Boucheron's rainbow-hued Carte Blanche collection
Most international luxury and jewellery houses release their high-jewellery collections every two years as it takes the craftsmen a long time to create these exquisite pieces studded with diamonds, precious stones and rare materials.
After months of lockdowns that postponed several launches, most brands released their collections this year at global, physical events such as Paris Haute Couture Week (July 5 to 8) and Cannes Film Festival
(July 6 to 17).
From celebrating the life of Louis Vuitton
, founder of the eponymous French luxury brand, to capturing the essence of light and celebrating nature and fantasy, these jewellery
pieces leave a lasting impression on viewers and are perfect heirloom pieces for buyers.
The Carte Blanche collection uses light to create a resplendent array of shades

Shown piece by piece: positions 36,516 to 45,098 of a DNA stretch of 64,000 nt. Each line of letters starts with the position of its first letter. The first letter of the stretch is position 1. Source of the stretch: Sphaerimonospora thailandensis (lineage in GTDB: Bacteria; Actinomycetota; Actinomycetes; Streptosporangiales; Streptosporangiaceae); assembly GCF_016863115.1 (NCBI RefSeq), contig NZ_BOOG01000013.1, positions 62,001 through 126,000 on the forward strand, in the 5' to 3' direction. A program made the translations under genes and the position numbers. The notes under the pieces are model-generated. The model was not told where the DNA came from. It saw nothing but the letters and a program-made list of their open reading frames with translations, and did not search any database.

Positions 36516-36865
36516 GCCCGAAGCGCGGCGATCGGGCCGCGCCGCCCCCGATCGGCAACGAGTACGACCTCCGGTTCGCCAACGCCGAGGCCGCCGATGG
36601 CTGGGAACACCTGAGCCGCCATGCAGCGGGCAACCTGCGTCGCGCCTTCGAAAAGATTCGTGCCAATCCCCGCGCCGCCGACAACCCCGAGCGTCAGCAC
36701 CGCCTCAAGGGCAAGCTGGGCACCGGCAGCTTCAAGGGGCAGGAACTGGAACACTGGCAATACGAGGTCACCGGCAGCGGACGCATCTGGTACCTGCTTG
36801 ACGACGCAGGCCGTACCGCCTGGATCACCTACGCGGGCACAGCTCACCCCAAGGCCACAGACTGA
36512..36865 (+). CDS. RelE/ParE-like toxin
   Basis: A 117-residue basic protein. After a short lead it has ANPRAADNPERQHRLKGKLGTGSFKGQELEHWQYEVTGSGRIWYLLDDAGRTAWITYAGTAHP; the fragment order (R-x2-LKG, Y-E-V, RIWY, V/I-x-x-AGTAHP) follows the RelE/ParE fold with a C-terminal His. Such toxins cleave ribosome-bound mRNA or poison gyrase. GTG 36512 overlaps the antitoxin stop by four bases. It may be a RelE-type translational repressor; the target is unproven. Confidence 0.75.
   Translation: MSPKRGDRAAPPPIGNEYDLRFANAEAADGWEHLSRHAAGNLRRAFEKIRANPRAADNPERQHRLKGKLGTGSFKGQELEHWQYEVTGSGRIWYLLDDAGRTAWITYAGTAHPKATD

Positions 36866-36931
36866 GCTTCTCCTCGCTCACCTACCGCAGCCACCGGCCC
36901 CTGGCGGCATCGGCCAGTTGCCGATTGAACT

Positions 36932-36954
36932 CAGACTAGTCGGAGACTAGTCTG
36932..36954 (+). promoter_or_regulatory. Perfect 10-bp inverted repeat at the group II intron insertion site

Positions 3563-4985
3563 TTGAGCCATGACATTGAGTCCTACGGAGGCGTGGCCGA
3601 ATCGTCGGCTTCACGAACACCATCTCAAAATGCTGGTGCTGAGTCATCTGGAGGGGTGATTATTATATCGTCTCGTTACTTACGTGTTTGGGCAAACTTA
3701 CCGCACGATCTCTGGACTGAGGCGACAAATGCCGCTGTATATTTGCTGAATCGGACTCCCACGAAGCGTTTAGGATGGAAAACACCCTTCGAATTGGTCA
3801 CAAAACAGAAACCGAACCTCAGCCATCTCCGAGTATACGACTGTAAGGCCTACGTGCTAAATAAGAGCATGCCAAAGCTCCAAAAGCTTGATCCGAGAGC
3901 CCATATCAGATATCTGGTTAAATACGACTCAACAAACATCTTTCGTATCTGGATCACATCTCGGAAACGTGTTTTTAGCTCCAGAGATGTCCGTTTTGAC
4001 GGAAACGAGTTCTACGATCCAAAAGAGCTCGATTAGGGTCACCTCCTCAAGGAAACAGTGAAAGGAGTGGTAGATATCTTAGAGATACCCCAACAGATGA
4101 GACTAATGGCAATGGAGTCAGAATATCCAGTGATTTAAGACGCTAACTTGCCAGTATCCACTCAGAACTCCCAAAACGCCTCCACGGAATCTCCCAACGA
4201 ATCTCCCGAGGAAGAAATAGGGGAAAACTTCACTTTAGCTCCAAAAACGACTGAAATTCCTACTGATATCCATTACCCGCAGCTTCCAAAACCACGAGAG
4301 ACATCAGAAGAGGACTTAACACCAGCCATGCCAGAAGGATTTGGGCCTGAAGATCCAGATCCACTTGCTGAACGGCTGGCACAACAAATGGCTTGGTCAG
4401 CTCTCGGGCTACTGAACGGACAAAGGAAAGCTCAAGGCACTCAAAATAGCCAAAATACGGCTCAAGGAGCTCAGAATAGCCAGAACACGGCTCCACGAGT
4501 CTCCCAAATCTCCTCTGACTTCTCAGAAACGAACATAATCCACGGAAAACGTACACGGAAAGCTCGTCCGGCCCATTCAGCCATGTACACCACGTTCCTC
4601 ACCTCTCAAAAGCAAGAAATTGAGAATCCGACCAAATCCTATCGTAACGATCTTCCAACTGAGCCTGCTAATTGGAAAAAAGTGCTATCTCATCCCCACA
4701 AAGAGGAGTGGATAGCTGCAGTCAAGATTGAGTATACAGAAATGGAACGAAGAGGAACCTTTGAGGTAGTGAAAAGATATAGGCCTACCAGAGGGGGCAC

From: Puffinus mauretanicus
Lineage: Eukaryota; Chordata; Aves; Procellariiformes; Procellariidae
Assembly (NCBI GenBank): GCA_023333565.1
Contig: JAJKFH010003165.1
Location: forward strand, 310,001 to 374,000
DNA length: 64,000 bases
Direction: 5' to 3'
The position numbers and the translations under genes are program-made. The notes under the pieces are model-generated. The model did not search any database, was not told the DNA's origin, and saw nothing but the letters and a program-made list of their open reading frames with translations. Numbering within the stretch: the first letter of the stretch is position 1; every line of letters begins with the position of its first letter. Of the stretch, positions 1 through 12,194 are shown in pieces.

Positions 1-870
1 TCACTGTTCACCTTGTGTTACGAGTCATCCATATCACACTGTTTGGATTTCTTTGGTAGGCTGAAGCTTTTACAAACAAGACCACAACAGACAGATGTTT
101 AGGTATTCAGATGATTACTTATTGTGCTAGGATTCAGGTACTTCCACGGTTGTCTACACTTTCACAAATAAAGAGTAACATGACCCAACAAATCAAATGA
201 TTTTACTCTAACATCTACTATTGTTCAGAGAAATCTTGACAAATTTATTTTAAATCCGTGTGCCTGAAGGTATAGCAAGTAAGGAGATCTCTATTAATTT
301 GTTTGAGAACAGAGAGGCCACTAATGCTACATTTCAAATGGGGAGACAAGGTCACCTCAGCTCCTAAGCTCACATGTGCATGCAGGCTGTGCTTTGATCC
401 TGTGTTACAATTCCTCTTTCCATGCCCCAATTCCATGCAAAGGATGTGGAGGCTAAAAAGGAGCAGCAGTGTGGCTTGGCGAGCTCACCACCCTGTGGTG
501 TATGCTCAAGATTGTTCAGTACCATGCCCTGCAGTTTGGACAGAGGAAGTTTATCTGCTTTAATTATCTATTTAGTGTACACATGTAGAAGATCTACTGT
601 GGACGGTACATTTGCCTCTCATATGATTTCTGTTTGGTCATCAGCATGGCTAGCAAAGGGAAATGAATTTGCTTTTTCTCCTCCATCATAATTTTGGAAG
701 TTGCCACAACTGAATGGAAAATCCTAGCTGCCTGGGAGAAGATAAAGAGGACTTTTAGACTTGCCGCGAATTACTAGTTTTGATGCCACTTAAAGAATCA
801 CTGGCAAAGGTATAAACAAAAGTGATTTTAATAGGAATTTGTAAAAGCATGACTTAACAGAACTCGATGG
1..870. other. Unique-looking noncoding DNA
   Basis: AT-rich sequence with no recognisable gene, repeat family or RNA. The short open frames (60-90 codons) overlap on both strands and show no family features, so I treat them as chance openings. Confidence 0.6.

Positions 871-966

Boucheron has used the holographic technology used on landing strip markings on airport tarmacs to create its new, rainbow-hued Carte Blanche high jewellery
The holographic assemblage is an unconventional take on colours and uses light to create a resplendent array of shades. Each piece reflects a prism of colours highlighting the complexity of light. The chunky bracelets, necklaces, rings and earrings
are made of rock crystal and white ceramic accented with diamonds and colourful centerpiece stones. In this collection, Claire Choisne, Boucheron’s creative director, has tried to visualise the concept of light. “Light has always intrigued me. We live alongside it, in it, without knowing exactly what it is. Does it move? Is it white? Is it multi-coloured?” Choisne said in a press statement.
Cartier's Sixième Sens (sixth sense) collection
Cartier’s new collection Sixième Sens (sixth sense) uses geometric designs and contrasting textures to create seven necklaces and rings that revolve around the themes of optical illusions and graphic design. The Meride Necklace, with onyx, diamonds
and rock crystals in a checkerboard pattern, appears like a graphic design.